6 go ahead with your witness. Go ahead with him. Swear

7 the witness, please.

8 THE WITNESS: I solemnly declare that I will

9 speak the truth, the whole truth and nothing but the

10 truth.

11 ZIJAD SALIHAMIDZIC

12 EXAMINATION BY MS. RESIDOVIC:

13 Q. Sir, will you please introduce yourself to

14 the court by telling us your name?

15 A. My name is Zijad Salihamidzic.

16 Q. Mr. Salihamidzic, may I draw your attention

17 to the fact that when you hear my question, wait for

18 the interpretation on the headphones so that the Trial

19 Chamber and everyone else can follow us. Have you

20 understood me?

21 A. Yes, I have, thank you.

22 Q. Will you please tell me, sir, when and where

23 you were born?

24 A. I was born on the 23rd of July, 1948, in

25 Jablanica.

Page 12132

1 Q. What is your citizenship?

2 A. I am a Bosniak.

3 Q. What is your education and your occupation?

4 A. I completed elementary school in Jablanica,

5 secondary school for physical education in Sarajevo and

6 the faculty for physical education at Sarajevo

7 University.

8 Q. Where were you in April, 1992?

9 A. I used to work in the district TO staff of

10 Mostar and in 1992, I was in Konjic.

11 Q. When and how did you join the defence forces

12 of Bosnia and Herzegovina and where?

13 A. As I had worked for a long time as the

14 commander of the peacetime headquarters of Territorial

15 Defence in Jablanica, ever since 1975 and until 1984,

16 after which, due to certain abilities that I had, I was

17 designated assistant commander of the district staff of

18 Territorial Defence in Mostar.

19 Q. Mr. Salihamidzic, some of your previous

20 activities were certainly important for your duties in

21 '92, but since the court is familiar with many of the

22 facts, will you please tell us, when did you join the

23 defence forces? After the war began, what duties you

24 performed in the defence and where?

25 A. That's exactly what I am trying to tell you

Page 12133

1 because the president of the Municipality of Jablanica,

2 knowing my professional abilities, called me to an

3 official interview in Jablanica and asked me to accept

4 the proposal to become commander of the municipal staff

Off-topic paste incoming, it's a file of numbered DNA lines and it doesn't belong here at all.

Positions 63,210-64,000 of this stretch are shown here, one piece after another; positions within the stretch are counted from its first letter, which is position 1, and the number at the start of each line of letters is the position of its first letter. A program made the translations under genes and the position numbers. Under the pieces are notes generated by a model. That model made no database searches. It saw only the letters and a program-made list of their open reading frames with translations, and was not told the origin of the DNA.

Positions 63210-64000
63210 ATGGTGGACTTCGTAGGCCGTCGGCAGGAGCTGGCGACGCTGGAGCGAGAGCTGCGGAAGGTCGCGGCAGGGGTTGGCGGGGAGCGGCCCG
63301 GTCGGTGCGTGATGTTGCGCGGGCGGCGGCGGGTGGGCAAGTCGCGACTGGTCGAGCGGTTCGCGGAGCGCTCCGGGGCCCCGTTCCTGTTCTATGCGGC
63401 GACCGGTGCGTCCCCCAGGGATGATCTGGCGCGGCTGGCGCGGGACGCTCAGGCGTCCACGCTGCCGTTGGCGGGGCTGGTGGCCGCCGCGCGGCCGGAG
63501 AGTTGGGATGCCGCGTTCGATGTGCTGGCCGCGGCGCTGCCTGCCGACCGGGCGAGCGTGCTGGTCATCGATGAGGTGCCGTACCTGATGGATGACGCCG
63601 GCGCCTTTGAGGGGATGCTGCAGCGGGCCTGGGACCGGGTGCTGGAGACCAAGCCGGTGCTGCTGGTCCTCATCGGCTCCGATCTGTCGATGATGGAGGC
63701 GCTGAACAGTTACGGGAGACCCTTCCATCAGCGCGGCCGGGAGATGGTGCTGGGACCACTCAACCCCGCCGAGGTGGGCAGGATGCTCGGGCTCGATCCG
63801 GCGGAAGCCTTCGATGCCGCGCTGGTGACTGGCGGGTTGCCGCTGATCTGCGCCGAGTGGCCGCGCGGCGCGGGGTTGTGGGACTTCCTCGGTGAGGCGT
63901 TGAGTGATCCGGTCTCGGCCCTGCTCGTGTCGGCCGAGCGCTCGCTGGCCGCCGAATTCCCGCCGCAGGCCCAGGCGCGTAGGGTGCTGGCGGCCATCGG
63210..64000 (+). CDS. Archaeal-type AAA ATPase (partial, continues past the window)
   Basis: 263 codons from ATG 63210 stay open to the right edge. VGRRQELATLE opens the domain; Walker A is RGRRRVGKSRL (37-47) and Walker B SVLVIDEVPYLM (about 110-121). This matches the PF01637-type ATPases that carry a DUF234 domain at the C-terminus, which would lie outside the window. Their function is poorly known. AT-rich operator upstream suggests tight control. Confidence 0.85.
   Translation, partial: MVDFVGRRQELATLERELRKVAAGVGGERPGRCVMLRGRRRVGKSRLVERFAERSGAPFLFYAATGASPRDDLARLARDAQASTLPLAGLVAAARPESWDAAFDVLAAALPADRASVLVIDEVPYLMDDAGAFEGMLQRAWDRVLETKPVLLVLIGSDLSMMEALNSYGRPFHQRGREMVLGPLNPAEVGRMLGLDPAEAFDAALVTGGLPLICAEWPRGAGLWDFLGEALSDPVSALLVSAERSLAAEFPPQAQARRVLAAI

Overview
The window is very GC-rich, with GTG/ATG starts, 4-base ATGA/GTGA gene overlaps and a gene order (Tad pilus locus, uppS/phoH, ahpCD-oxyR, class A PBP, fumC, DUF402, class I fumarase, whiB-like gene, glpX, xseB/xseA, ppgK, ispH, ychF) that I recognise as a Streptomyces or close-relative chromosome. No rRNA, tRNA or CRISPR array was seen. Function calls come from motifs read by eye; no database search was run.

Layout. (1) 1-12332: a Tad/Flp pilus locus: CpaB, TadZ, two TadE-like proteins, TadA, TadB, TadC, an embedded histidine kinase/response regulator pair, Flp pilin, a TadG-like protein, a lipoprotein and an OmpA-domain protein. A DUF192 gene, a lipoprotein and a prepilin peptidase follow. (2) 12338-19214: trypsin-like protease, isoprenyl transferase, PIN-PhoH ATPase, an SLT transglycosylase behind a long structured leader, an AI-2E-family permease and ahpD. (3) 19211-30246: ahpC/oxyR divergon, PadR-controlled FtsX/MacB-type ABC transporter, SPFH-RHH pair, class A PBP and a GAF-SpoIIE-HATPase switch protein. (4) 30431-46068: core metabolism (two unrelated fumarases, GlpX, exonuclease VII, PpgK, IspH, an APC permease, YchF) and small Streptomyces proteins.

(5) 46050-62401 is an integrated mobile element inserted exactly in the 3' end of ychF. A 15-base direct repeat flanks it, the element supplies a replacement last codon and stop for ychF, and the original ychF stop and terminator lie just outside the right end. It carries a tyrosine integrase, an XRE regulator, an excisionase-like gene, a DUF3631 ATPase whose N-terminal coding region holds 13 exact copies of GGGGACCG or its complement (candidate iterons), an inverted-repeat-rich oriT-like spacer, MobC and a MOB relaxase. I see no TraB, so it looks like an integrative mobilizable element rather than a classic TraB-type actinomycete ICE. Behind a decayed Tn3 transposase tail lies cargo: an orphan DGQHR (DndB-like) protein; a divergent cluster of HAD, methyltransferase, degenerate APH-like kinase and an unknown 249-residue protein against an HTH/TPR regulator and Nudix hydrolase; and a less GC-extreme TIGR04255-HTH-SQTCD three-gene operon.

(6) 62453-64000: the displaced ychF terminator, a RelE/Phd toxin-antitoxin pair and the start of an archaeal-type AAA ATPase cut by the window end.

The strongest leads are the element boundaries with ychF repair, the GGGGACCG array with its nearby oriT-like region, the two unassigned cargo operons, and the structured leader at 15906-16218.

5 of the Territorial Defence of Jablanica.

6 Q. Who appointed you to that position in April,

7 1992?

8 A. After this interview, the war presidency of

9 Jablanica municipality sent the proposal to the

10 superior command, that is the republican TO staff, and

11 on the 16th of April, 1992, having received an

12 appointment, the document on appointment, I became

13 officially the commander of the Territorial Defence of

14 Jablanica municipality.

15 Q. According to your personal knowledge, because

16 you became commander of the municipal staff, who in

17 those days appointed the TO commanders in Jablanica?

18 A. There was an interview.

19 Q. But who appointed you?

20 A. In the municipality itself, nobody appointed

21 me. It was the republican staff of Territorial Defence

22 that appointed me, or, rather, the ministry of defence

23 and signed by Minister Jerko Doko and the commander of

24 the Territorial Defence at the time Hasan Efendic.

25 Q. Is it true, Mr. Salihamidzic, that upon

Page 12134

1 arrival in The Hague, you gave to me a document, a

2 letter of appointment that you received to the position

3 of TO commander?

4 A. Yes, that is my own personal document.

5 Q. Counsel, could this document be marked for

6 identification? We have copies for the Trial Chamber,

7 for the Prosecution and could it be shown to the

8 witness, please.

9 A. Yes, that is my own document, a document in

10 my possession.

11 Q. Shall we just wait for their Honours to see

12 the document.

13 THE REGISTRAR: Defence Document 177.

14 MS. RESIDOVIC:

15 Q. Sir, is this a document appointing you to the

16 commander of the TO staff for the Municipality of

17 Jablanica?

18 A. Yes, it is my document.

19 Q. Thank you, Your Honours. Since this document

20 clearly shows how commanders were appointed and is

21 therefore relevant and as the witness recognises it as

22 his own, I tender it into evidence as a Defence

23 Exhibit.

24 JUDGE KARIBI-WHYTE: Is there any objection

25 on the part of the Prosecution?

Page 12135

1 MR. TURONE: No objection, Your Honour.

2 JUDGE KARIBI-WHYTE: It is admitted.

3 MS. RESIDOVIC: Thank you.

4 Q. Mr. Salihamidzic, who did the municipal staff

5 of the Jablanica municipality, who was it supposed to

6 be subordinated to?

7 A. Given a normal organisation of Territorial

8 Defence, such as existed before, the municipal TO staff

9 should be subordinated to the district TO staff in

10 Mostar, where I used to work as an assistant commander

11 for morality.

12 MS. RESIDOVIC: Will you tell me whether this

13 indeed happened?

14 JUDGE JAN: He's wanted for morality?

15 MR. KUZMANOVIC: Your Honour, I believe he

16 meant morale.

17 JUDGE KARIBI-WHYTE: It's morale of the

18 forces.

19 MS. RESIDOVIC: This existed before the war,

20 it was for ethics. I'm sorry that the translation is

21 such that it is, I am unable to follow it. It is for

22 ethics, not combat morale, but ethics, the word is, I'm

23 sorry, the interpreter explains. The situation in

24 Jablanica, is identical to the situation in Konjic, so